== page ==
Back in September, I entered ten images in a photo contest sponsored by Massachusetts Wildlife magazine, a quarterly publication of Massachusetts Division of Fisheries and Wildlife.
I had pretty much forgotten about the contest and my entry. However, I was pleasantly reminded about it when I recently received email informing me that four of my photos have been given awards!
According to the email from Peter Mirick, the editor, there were “1,137 entries received from 183 individuals living in 149 cities and towns, some as far away as Florida and Arizona.”
No large cash prizes! Just a subscription to the magazine and a few extra copies of the issue in which the images will be published. However, it is nice to have ones work recognized this way.
Here are the four images that were selected:
And here are the other entries:
Thanks for “wandering by”.
After my experience with using all three extension tubes for photographing ants and aphids, I decided to experiment a bit more with using all of the tubes (36 + 20 + 12 mm) on both the 70-300 mm telephoto lens and the 90 mm macro lens. In all cases I used the “dragonfly rig” for the flash.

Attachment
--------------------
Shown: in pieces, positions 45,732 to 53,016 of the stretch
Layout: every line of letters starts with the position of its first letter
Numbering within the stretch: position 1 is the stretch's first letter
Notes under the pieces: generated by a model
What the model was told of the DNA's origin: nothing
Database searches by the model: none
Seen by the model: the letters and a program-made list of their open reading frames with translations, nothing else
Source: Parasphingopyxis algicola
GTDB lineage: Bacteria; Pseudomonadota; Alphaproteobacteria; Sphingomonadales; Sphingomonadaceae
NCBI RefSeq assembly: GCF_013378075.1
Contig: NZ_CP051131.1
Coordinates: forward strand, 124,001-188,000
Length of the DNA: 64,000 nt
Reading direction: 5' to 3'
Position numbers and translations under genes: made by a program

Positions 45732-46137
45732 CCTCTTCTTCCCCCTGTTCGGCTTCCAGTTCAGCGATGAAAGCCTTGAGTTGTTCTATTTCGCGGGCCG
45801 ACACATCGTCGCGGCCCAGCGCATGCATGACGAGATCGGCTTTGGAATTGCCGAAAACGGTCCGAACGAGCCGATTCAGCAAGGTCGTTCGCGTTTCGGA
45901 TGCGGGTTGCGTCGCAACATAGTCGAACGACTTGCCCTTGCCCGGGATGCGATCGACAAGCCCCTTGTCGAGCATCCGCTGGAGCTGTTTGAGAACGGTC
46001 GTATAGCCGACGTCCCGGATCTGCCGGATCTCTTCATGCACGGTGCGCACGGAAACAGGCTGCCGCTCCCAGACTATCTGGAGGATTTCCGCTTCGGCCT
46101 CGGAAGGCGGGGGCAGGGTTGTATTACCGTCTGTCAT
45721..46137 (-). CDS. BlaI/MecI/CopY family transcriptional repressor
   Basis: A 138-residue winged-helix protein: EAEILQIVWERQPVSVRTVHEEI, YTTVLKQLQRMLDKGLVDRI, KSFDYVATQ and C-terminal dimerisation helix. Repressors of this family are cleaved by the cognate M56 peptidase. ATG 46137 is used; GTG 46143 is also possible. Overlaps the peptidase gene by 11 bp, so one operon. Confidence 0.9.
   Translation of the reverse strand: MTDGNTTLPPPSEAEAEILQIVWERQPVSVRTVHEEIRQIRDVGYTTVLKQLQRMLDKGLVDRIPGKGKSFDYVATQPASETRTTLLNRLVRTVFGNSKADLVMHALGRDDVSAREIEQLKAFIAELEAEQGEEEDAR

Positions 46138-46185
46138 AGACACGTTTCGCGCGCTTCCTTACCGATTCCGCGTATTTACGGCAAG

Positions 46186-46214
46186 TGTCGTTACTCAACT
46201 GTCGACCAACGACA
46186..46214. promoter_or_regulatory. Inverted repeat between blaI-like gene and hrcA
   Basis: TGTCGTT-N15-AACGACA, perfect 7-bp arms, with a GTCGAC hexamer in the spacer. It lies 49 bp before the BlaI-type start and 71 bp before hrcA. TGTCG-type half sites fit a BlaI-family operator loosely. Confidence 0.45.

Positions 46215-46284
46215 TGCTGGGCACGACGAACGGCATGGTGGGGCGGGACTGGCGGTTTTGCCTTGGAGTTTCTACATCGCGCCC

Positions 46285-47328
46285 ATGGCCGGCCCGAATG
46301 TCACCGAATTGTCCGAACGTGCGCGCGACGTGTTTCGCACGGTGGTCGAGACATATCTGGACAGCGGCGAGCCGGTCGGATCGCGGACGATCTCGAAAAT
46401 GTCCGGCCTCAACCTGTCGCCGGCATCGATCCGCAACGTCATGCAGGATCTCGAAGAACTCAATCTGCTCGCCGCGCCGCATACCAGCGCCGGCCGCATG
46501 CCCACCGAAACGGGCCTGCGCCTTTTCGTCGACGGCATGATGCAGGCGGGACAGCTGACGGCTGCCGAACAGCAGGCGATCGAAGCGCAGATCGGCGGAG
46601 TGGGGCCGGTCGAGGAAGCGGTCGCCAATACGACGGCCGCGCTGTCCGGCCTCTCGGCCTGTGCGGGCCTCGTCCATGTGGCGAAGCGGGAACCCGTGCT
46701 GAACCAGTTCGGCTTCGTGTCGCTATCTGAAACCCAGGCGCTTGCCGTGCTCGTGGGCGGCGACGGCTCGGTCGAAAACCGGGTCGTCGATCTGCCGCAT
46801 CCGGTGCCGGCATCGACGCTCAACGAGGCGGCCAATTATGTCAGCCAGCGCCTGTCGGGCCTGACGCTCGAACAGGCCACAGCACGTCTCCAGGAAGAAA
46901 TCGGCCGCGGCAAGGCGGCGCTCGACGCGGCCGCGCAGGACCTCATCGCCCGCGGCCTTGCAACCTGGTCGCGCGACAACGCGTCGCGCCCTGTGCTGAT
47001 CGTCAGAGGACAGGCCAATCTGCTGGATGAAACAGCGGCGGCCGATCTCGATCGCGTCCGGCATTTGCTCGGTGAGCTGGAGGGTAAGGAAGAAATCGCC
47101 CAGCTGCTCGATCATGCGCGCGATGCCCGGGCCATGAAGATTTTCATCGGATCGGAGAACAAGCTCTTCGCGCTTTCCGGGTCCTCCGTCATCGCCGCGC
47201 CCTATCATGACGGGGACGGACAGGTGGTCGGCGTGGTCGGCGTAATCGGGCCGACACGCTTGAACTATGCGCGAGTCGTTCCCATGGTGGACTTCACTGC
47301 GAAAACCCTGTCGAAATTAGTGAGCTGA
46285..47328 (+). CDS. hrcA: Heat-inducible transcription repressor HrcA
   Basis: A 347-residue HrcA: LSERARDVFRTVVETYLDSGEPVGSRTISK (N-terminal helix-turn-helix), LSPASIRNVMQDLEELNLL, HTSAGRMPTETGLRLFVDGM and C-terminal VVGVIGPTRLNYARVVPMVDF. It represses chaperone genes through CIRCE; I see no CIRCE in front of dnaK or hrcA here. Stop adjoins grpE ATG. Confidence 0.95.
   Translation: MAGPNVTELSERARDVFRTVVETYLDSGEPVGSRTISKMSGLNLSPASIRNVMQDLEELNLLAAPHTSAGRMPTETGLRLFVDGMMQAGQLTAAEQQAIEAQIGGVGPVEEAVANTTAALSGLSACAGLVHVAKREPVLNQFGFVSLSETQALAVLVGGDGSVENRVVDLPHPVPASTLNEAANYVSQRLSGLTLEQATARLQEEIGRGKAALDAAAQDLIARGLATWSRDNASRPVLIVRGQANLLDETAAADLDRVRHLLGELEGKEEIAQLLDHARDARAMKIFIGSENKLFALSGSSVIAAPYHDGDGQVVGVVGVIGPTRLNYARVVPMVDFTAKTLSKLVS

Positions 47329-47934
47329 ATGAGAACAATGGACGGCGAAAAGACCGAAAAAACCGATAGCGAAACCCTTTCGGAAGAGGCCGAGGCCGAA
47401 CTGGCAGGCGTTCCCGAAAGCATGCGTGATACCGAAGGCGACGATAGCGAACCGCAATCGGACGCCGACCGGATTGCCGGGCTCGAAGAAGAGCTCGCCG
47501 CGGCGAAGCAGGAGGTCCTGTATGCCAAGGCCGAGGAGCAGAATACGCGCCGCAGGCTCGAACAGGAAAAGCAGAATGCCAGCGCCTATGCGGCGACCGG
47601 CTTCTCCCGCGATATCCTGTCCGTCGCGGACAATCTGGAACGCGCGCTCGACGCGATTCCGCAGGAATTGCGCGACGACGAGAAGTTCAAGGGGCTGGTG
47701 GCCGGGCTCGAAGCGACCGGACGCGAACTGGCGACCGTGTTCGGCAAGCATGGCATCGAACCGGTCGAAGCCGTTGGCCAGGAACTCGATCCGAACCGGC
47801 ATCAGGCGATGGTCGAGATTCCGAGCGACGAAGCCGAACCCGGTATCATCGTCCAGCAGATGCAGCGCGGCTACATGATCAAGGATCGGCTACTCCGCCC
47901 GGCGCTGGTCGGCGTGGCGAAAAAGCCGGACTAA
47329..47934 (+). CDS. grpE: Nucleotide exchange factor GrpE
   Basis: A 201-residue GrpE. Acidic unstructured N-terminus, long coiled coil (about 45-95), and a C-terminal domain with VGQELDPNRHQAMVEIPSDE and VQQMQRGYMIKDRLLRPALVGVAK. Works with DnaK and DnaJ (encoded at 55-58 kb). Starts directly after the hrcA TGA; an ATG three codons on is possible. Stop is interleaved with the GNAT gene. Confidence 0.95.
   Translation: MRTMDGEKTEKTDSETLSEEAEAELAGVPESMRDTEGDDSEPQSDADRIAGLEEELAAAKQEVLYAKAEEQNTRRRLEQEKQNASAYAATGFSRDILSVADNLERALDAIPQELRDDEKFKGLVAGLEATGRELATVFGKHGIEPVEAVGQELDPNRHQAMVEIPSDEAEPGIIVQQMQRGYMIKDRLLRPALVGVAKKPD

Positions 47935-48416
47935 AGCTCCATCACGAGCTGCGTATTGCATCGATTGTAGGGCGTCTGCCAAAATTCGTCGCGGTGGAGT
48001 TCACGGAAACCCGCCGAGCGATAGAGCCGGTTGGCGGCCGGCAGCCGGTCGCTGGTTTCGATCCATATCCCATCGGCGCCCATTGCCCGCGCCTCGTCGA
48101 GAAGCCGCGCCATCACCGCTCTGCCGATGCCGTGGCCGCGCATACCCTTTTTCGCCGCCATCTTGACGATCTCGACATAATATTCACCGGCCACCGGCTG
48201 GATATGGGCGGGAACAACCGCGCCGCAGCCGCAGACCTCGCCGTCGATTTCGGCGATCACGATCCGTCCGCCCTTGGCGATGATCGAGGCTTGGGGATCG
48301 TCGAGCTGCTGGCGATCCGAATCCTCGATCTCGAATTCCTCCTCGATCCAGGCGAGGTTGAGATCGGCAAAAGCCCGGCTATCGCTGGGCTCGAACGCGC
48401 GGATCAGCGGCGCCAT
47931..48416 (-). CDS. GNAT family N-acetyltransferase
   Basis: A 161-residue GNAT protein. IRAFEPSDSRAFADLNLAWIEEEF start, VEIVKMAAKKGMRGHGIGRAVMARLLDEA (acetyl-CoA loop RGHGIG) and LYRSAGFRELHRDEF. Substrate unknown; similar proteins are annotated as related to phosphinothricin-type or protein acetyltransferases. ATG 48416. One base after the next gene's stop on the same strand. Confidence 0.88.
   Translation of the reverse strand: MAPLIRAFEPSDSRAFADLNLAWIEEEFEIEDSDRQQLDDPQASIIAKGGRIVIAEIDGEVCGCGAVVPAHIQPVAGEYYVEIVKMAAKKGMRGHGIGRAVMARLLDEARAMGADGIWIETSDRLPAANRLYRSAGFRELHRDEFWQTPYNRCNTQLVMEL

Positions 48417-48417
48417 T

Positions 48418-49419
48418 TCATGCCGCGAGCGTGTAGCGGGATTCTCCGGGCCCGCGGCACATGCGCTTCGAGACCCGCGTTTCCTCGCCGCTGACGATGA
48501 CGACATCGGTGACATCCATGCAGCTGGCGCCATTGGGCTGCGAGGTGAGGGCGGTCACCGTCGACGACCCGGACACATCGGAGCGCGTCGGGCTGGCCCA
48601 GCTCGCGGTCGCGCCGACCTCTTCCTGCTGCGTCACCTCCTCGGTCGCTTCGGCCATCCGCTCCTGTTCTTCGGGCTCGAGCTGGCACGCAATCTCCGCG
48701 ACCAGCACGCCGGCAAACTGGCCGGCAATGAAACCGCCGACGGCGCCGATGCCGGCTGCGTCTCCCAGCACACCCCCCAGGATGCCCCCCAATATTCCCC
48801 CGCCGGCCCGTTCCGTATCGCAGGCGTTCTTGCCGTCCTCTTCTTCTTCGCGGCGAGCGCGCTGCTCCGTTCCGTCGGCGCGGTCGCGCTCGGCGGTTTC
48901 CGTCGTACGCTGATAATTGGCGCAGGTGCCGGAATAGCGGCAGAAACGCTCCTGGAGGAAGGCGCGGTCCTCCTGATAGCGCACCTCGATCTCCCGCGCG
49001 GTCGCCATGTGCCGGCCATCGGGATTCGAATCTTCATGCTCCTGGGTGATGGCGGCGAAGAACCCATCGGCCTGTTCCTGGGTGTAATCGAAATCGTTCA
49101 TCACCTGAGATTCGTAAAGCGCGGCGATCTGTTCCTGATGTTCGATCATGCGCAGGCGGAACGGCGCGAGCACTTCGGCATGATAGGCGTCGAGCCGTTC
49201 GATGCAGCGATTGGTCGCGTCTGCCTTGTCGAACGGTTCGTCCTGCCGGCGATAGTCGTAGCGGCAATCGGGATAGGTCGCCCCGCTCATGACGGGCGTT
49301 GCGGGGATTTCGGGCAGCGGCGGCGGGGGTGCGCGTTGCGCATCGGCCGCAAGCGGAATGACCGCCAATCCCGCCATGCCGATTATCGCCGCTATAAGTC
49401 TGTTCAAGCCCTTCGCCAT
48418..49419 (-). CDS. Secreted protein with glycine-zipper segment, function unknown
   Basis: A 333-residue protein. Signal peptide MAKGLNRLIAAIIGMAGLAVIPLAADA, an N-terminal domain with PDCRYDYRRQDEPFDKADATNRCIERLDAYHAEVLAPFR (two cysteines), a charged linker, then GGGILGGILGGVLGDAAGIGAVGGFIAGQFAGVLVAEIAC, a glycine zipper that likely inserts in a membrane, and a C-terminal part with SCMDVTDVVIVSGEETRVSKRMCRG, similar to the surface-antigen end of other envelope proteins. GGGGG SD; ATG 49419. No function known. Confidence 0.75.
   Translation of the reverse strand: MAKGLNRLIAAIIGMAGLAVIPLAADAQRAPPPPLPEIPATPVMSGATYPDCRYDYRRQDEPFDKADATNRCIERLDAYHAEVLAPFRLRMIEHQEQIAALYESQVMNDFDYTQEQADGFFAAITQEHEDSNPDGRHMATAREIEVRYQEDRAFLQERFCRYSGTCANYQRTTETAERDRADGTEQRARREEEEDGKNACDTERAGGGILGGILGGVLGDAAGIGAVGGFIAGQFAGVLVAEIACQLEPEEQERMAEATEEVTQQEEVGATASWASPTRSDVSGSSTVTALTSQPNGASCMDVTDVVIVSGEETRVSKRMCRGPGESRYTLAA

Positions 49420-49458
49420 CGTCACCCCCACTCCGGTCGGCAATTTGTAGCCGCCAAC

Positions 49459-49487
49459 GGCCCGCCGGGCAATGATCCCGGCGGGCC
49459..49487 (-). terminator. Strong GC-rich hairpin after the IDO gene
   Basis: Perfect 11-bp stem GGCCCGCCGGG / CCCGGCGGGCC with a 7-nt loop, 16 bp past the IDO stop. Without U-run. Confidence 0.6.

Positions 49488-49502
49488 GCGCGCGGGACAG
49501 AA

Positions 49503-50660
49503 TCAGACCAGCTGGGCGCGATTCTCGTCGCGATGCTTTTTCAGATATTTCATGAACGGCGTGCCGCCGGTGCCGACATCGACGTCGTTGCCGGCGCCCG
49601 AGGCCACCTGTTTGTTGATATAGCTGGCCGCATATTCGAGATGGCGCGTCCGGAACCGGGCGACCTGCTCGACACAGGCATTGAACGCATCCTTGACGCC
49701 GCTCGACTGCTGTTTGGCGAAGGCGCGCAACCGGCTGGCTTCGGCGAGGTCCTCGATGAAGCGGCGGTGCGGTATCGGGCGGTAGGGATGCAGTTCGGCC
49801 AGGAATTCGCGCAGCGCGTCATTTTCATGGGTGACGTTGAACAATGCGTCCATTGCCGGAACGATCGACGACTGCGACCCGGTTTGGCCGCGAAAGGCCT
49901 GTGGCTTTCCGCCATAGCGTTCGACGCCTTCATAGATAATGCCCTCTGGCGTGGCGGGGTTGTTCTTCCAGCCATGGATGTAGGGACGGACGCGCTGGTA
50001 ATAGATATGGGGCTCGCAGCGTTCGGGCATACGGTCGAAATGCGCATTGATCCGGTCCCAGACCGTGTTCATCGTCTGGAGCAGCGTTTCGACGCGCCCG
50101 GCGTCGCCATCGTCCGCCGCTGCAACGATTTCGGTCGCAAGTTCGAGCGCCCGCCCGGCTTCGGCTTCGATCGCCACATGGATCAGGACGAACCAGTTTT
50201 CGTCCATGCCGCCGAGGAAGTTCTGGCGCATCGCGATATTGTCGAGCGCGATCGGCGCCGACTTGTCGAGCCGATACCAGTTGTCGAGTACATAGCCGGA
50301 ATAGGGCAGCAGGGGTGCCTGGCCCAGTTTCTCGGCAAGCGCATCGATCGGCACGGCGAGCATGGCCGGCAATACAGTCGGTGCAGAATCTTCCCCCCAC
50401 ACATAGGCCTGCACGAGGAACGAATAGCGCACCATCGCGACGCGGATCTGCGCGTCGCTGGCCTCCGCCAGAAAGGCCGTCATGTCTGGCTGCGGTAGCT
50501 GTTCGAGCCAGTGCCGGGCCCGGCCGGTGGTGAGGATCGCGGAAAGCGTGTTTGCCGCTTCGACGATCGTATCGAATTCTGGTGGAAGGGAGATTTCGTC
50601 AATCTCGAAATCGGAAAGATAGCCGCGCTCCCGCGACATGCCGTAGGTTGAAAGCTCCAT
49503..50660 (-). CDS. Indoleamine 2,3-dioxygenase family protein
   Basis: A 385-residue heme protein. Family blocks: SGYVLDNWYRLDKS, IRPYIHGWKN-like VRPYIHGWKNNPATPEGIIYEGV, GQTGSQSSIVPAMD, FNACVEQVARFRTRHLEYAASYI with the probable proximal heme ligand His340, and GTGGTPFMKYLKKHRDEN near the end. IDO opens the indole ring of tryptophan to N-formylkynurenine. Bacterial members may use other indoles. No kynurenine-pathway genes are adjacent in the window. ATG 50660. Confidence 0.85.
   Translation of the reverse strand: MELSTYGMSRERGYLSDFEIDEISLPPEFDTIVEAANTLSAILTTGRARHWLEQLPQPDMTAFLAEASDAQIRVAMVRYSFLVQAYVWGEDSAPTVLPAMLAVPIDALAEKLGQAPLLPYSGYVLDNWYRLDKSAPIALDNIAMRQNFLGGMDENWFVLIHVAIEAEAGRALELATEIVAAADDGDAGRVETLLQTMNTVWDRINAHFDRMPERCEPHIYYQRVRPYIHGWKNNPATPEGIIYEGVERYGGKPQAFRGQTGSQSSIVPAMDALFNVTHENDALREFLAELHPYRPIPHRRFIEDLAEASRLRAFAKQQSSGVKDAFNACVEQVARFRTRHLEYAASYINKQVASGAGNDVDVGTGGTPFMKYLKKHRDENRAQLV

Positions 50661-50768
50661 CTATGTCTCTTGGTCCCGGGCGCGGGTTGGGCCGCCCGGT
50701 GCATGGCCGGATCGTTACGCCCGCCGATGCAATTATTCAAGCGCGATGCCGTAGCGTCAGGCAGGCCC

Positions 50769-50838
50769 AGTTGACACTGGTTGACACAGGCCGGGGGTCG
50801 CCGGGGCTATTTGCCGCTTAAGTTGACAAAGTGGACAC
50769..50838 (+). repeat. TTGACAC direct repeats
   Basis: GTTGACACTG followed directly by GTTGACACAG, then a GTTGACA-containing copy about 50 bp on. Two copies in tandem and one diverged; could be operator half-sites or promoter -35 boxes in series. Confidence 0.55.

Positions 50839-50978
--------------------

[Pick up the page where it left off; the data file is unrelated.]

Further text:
To conduct this experiment I headed out the backdoor and explored Joan’s flower beds. My basic conclusion is that this is hard work!
The depth of field is very small, the range of distances that can be focused is also small and small movements of the tripod make huge changes in what you see through the view finder. No wonder serious macro photographers using focusing rails!
Anyway, here are some of the results…
Note the mottled white/gray background in a couple of the images. One problem with flash is that sometimes the backgrounds “go black” which is usually not desirable. When this occurred, I used a crumpled up tissue that I happened to have in my pocket as a background. I hand held it behind the subject as I tripped the shutter. It looks pretty good in my opinion… “interesting but not distracting”.